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Sean Gourley

Co-Founder and CTO, Quid


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LIVE CHAT With Sean Gourley: What are some of the lessons from war we can apply to other human endeavors? June 17, 2PM EDT

Live TED Conversation: Join TED Fellow Sean Gourley

Sean is a physicist and military theorist who is using data, maths and visualizations to help us understand the nature of modern war. He asks," What are some of the lessons from war we can apply to other human endeavors?"

This conversation will open at 2:00PM EDT, June 17th, 2011


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  • Jun 17 2011: "In modern war... you will die like a dog for no good reason."
    ~Ernest Hemingway

    If the "team" realizes that the mission or goal is baseless, the unit will quickly begin to rot from the inside. ~Sgt Barrick OIF II
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      Jun 17 2011: Nice quotes Matt - the power of a narrative is hard to overstate. Yet in many ways the actual content of the narrative is somewhat irrelevant. We look at different wars, all fought for different ideological reasons and yet despite these differences in religion, politics, geography - we see the same patterns emerge.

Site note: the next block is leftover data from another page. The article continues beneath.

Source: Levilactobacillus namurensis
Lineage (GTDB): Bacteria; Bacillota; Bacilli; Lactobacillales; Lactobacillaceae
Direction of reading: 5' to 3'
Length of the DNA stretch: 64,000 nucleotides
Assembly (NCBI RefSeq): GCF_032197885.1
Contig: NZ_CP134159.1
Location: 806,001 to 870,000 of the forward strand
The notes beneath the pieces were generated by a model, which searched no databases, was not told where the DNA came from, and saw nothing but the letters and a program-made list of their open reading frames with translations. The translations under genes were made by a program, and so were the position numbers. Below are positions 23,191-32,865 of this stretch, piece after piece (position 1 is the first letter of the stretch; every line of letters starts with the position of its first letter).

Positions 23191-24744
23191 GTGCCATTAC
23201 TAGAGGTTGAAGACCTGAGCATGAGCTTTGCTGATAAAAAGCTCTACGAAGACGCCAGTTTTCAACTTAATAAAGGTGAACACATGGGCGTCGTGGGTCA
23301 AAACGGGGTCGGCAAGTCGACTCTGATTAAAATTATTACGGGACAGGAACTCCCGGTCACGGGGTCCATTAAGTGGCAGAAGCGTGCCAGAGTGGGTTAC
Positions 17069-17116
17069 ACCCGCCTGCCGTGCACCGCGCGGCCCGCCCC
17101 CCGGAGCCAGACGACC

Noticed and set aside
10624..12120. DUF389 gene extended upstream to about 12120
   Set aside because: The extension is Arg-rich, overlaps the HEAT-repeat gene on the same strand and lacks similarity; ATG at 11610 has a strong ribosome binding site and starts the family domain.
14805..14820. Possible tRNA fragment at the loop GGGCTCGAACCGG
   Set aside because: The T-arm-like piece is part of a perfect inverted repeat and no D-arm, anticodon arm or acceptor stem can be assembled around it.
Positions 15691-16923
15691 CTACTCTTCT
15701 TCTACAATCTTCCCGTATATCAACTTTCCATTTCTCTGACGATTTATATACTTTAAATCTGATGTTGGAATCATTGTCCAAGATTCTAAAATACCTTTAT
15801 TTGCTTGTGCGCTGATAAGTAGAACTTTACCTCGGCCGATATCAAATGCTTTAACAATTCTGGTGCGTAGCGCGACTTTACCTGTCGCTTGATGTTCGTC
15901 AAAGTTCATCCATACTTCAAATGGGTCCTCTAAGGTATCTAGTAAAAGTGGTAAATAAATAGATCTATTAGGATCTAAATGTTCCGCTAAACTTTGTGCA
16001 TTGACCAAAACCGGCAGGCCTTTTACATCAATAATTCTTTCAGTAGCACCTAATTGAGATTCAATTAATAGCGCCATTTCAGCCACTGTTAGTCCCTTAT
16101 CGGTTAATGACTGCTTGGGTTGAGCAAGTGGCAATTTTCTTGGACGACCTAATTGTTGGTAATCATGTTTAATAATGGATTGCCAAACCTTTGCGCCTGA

It is as though we tell ourselves that we fight war for one reason - yet we could tell ourselves any reason and the mathematical signature of the war would look no different.

      If war is truly governed by these mathematical equations - and it starts to become somewhat predictable - will people want to continue to fight?
      • Jun 17 2011: Regarding your original question: It has nothing to do with math. It's all about tenacity. If you've ever studied the Honey Badger and observed it eating a Cobra, you'll see what I mean.
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        Jun 17 2011: Have patterns emerged in any other study of wars, i.e. economic or sociological analysis, that have revealed similar or diverging patterns?
      • Jun 17 2011: War follows recognisable patterns because strategy is ultimately a rational enterprise. Actors with reasonably good intelligence, sufficient supplies and forces, and sufficient will to fight will likely choose similar methods. The patterns of war will change when the conflict environment changes or when technological innovations allow for radically different tactics (eg mass media > hostage taking; mass communications > 'netwar';). People will fight because they believe that fighting will be the best way for them to achieve their objectives, and that choice depends on a combination of social/cultural norms and permissive political environments.

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